The economist Tyler Cowen describes books that fundamentally change your perspective as “quake books.” These are books that so shake up your mind, and your preexisting understandings, that you can’t view the world the same way after you’ve put them down. 

Below I list three books that aptly fit this description: After Virtue by Alasdair MacIntyre, The Triumph of the Therapeuticby Philip Rieff, and A Secular Ageby Charles Taylor.

What these three books have in common is that they all aim to describe and explain what it means to live in the modern world. They pull back the veil on how we got to this moment in time, unpacking the historical, psychological, and philosophical undercurrents that changed Western society and continue to drive our culture, yet typically go unrecognized. They articulate tensions that many can viscerally sense, but struggle to put into words. They try to answer questions like:

How do modern humans find meaning in a world of declining religious belief and a vanishing sense of transcendence? What are the consequences of living in a culture that lacks a shared moral code?Why does modernity feel so confusing and flat? 

None of these books are easy reads. They are dense and have to be read slowly and deliberately, with your thinking cap screwed on tight. And even then, you’ll probably need to read them twice (or more) to grasp their authors’ arguments.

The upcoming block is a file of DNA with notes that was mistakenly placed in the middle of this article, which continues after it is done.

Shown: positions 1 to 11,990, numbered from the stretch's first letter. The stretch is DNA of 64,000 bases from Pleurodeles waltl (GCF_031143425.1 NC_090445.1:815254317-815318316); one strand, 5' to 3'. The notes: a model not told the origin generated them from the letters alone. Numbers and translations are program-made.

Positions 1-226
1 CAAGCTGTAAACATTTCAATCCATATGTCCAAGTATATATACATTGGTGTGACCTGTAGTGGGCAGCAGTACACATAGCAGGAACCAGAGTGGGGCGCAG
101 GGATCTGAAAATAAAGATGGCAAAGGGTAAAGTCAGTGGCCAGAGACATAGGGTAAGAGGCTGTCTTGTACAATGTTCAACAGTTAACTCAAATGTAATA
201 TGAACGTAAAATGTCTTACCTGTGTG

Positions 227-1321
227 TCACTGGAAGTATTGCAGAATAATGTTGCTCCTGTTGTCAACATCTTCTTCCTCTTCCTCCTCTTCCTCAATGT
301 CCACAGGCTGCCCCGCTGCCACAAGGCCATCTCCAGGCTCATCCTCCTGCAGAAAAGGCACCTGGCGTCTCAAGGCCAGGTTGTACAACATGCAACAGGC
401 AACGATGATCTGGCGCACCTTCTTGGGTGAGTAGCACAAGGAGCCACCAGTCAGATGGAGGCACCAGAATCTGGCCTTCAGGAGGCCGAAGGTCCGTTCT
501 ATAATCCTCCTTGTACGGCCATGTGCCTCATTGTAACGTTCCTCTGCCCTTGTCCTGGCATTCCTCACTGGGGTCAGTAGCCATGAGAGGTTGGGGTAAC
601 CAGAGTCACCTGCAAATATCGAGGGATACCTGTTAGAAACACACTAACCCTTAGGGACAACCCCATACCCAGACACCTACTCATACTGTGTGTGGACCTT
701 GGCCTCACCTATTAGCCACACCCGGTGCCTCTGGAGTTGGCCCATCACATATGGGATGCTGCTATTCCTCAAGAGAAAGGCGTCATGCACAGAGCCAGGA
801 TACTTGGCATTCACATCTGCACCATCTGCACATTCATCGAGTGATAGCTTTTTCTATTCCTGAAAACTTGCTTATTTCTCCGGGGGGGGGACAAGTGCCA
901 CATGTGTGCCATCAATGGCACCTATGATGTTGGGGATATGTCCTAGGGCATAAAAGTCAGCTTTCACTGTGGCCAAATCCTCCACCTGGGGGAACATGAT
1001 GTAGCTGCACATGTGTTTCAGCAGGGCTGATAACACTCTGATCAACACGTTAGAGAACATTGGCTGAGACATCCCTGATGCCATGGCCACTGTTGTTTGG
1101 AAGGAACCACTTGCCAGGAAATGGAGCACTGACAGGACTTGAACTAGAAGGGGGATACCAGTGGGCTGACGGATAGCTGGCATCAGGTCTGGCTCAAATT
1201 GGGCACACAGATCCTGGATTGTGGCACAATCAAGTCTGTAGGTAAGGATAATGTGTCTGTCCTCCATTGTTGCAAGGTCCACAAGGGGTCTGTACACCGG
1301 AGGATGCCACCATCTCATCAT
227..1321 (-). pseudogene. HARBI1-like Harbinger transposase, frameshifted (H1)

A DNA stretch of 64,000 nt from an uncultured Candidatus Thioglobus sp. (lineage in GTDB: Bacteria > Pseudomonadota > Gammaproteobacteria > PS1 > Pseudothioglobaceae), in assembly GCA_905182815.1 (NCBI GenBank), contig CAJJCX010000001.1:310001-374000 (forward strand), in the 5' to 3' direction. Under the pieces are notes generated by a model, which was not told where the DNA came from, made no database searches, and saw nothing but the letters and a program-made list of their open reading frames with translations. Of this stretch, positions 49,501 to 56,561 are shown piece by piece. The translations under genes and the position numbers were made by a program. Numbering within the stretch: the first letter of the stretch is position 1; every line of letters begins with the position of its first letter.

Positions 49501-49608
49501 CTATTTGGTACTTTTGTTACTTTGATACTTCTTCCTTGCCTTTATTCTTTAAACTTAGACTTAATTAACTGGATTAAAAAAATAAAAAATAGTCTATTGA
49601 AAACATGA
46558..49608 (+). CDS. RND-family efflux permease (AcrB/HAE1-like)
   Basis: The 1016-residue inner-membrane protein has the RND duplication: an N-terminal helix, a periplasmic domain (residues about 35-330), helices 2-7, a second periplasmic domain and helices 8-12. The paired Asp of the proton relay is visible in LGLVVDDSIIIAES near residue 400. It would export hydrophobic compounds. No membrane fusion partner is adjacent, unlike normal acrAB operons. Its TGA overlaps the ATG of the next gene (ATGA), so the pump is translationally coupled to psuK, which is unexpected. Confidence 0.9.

But, the effort is worth it.

While all of these books are more descriptive than prescriptive — they explain how and why the modern world is set up and experienced as it is, without offering solutions to its particular quandaries — gaining a greater conceptual and perceptual framework for understanding and navigating this often weird modern world of ours is extremely helpful. There isn’t a day that goes by that I don’t encounter something in my life that makes me think of one of these books.

“Oh, this Instagram influencer reminds me of something Rieff talked about in TheTriumph of the Therapeutic,” or “Ha! This Twitter debate reminds me of what MacIntyre said in After Virtue.

If you’ve ever felt perplexed by life in the 21st century, I highly recommend picking up a copy of each of these books. Here are some notes on why:

fter Virtue by Alasdair MacIntyre

If you want to understand why modern society feels so polarized and divided, and our debates over moral, social, and political issues are so intense, all-consuming, and yet ultimately unproductive, read After Virtue by Alasdair MacIntyre. 

In After Virtue, Scottish-American philosopher Alasdair MacIntyre argues that Western societies have lost a sense of a shared telos — an ultimate aim — as well as a shared language to talk about the virtues required to achieve it. Everyone’s moral code is relative, and based on individual, subjective feelings; “This is my truth.”

With neither a common telos nor a common language to discuss what constitutes the good life, moral debate in the modern West has become loud, discordant, and wearyingly unfruitful. As MacIntyre argues, without a shared framework as to what constitutes objective truth, and thus a way to resolve who is right and who is wrong, people simply shout at each other to no real end:

It is easy also to understand why protest becomes a distinctive moral feature of the modern age and why indignation is a predominant modern emotion. ‘To protest’ and its Latin predecessors and French cognates are originally as often or more often positive as negative; to protest was once to bear witness to something and only as a consequence of that allegiance to bear witness against something else. 

But protest is now almost entirely that negative phenomenon which characteristically occurs as a reaction to the alleged invasion of someone’s rights in the name of someone else’s utility. The self-assertive shrillness of protest arises